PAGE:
After some leaks that seemed too big to be true, it was confirmed today that Spider-Man is coming to Marvel’s Avengers as a PlayStation exclusive character. He’s being added free in 2021 via an in-game event with “unique challenges” for the hero to face, bringing his web-slinging movement and fighting style to PlayStation players’ rosters of superheroes. But while the addition of the character is exciting for PlayStation fans who want one more piece of ammo in the never ending and ultimately silly console war, it ultimately doesn’t serve the character well. Instead of joining the Avengers in a meaningful role, Spidey gets demoted to guest character; just one more hammer to throw at the waves of bad guys instead of a meaningful addition to the ongoing living narrative Crystal Dynamics is building in Marvel’s Avengers.
From a business perspective, it makes sense. After all, Spider-Man (and the property’s ridiculously complex deal between Sony and Marvel) has been something of a feather in Sony’s cap. Marvel’s Spider-Man as a PlayStation 4 exclusive. Marvel’s Spider-Man Miles Morales is perhaps the most anticipated PS5 launch title. The character is more or less synonymous with PlayStation now. As one of the most popular and recognizable heroes, bringing him to Marvel’s Avengers makes a lot of sense, and it’s an enormous win for Sony, who has already seen an increase in preorders for the PlayStation version of the game since this announcement. With free upgrades to the PS5 version of the game and Spider-Man not coming until next year, that’s a pretty damn effective way to continue to drive interest in the next-gen PlayStation platform.
But this makes Spidey little more than a marketing bargaining chip. Crystal Dynamics promises that more heroes, missions, and story will be added to Marvel’s Avengers over time. The narrative will continue to evolve post-launch, including the addition of the first free post-launch hero, Hawkeye, who will join the game with an in-game event, his own story missions, and become another critical piece of the narrative moving forward. But being exclusive to PlayStation, Spider-Man can’t be a part of that living world narrative and evolving journey except as an awkward seventh wheel, a character who is simply there to web up bad guys but not be a part of the story.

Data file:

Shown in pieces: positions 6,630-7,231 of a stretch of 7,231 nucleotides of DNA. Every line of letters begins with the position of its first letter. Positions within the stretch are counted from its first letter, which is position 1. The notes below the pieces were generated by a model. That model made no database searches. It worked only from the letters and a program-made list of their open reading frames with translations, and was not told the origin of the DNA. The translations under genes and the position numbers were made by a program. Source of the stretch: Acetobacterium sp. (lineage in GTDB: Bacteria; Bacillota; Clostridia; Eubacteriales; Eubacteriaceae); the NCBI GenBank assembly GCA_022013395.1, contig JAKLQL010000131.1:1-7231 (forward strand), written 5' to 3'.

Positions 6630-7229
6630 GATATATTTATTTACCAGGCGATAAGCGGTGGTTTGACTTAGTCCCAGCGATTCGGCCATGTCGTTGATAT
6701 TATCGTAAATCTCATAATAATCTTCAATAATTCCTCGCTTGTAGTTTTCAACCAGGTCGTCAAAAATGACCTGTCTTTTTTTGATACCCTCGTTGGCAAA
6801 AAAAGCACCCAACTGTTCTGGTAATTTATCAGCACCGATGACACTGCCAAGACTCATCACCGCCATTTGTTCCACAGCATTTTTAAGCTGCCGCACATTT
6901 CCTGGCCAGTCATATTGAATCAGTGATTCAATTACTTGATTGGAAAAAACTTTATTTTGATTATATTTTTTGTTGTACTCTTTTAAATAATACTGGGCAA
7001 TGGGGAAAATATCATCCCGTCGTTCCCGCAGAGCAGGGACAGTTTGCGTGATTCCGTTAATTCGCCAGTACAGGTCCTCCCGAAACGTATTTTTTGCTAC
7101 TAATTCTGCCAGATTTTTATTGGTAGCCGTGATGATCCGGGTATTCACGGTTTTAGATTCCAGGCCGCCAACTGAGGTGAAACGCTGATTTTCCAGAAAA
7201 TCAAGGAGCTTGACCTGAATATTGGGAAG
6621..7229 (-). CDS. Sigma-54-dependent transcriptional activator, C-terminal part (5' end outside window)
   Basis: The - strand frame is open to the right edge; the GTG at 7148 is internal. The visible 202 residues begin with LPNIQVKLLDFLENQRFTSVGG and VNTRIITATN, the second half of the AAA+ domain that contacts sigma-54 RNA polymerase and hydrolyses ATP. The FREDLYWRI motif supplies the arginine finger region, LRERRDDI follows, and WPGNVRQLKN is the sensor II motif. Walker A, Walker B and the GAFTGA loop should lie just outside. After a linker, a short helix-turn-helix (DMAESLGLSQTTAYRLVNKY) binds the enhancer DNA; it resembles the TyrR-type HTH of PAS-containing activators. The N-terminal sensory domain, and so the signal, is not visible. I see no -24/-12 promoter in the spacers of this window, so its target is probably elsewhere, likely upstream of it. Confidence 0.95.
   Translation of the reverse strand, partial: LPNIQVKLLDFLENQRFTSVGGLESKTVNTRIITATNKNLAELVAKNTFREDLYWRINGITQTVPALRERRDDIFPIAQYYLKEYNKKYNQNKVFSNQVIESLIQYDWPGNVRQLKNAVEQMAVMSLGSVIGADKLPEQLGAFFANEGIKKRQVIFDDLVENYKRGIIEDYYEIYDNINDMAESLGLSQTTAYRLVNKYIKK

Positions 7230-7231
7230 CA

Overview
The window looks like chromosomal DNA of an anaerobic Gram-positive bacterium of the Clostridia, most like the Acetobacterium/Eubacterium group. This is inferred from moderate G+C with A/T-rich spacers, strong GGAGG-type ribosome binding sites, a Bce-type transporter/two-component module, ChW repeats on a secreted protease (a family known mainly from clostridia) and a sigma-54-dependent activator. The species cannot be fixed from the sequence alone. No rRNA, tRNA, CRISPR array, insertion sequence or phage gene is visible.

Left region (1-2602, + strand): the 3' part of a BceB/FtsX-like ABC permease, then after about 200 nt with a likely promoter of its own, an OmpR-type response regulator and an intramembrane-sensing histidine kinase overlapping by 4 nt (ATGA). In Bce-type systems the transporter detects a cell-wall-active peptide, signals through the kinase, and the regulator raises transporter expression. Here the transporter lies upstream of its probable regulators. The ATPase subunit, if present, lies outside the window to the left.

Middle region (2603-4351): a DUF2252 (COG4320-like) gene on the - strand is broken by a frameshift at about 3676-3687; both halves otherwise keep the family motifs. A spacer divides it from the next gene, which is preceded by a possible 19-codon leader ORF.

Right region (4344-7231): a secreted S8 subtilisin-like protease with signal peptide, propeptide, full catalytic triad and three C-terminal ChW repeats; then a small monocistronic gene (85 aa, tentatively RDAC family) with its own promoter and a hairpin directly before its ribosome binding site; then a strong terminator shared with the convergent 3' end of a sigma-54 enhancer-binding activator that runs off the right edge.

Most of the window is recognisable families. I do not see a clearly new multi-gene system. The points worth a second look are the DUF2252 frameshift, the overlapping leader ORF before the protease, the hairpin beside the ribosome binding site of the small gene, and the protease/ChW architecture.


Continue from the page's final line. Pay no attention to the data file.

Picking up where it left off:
To that end, team composition is supposed to be part and parcel to Marvel’s Avengers, so how well will Spider-Man really “fit?” Will he simply feel like a tacked-on bonus consolation prize for having picked up the game on PlayStation? Will he be integrated with the other characters and in the world effectively? How much work does Crystal Dynamics need to do to make two versions of the game—one with Spidey and one without? Sure, I’m as excited as anyone to play as Spider-Man, but I lament what could have been had the character been allowed to be on all platforms as a core part of the Avengers, not some guest character made to sell consoles.
The Difference Between Exclusive Games and Exclusive DLC
“But what about Marvel’s Spider-Man? That’s PlayStation exclusive!” Why, I’m glad you asked, figurative reader who I just made up for the sake of being able to address this argument. There’s a big difference between an entire game being a console exclusive and a character or piece of content from a third-party game. One is still a complete and full experience, while the other is chopped into bits to be sold for feed at the market. Marvel’s Spider-Man was not creatively limited by being a PlayStation exclusive. The scope of Spider-Man in Marvel’s Avengers is.
In totality, I don’t think console exclusives are bad. Exclusives sell platforms. Exclusives drive competition. Exclusives make everyone better in the long run. It’s why I’m saddened by but understand Microsoft’s acquisition of studios that I love. You’ll be missed on PlayStation, Double Fine, but I’m hyped for what that Microsoft ownership will allow that studio to do creatively. But exclusive add-on content always falls into two camps. It either makes other platforms feel like they are missing content, or—and more often—the exclusive content is ultimately unimportant fluff with no depth, created purely to exist as a marketing bullet point. Either way, it either compromises on Crystal Dynamics’ creative vision or does a disservice to Spider-Man.
I’ve heard some speculation that Spider-Man could be a timed exclusive, which would allow PlayStation players to play as the web-slinger ahead of his broader debut at a later date, but if that turns out to be true, my criticism is on the messaging surrounding the announcement and intentionally obfuscating that fact (again, assuming it’s true). Imagine if the announcement was “Spider-Man is coming to Marvel’s Avengers to play a critical role in a new story evolution next year, but PlayStation players will be able to get their hands on the web-slinging hero first!” Now his exclusivity essentially becomes a trial period for PlayStation players to try Spidey out, with the promise of engaging story content to come.
Celebrating Spider-Man being exclusive to PlayStation versions of Marvel’s Avengers is celebrating a mediocre implementation of a character who deserves better. I have faith that Crystal Dynamics isn’t about to phone it in, but I do believe the developer’s hands are tied in terms of how much they can actually do with the character given this exclusivity. He’ll be little more than a wisecracking webslinger, throwing out one-liners and beating up the bad guys while the rest of the cast takes center stage in Marvel’s Avengers’ evolving story.
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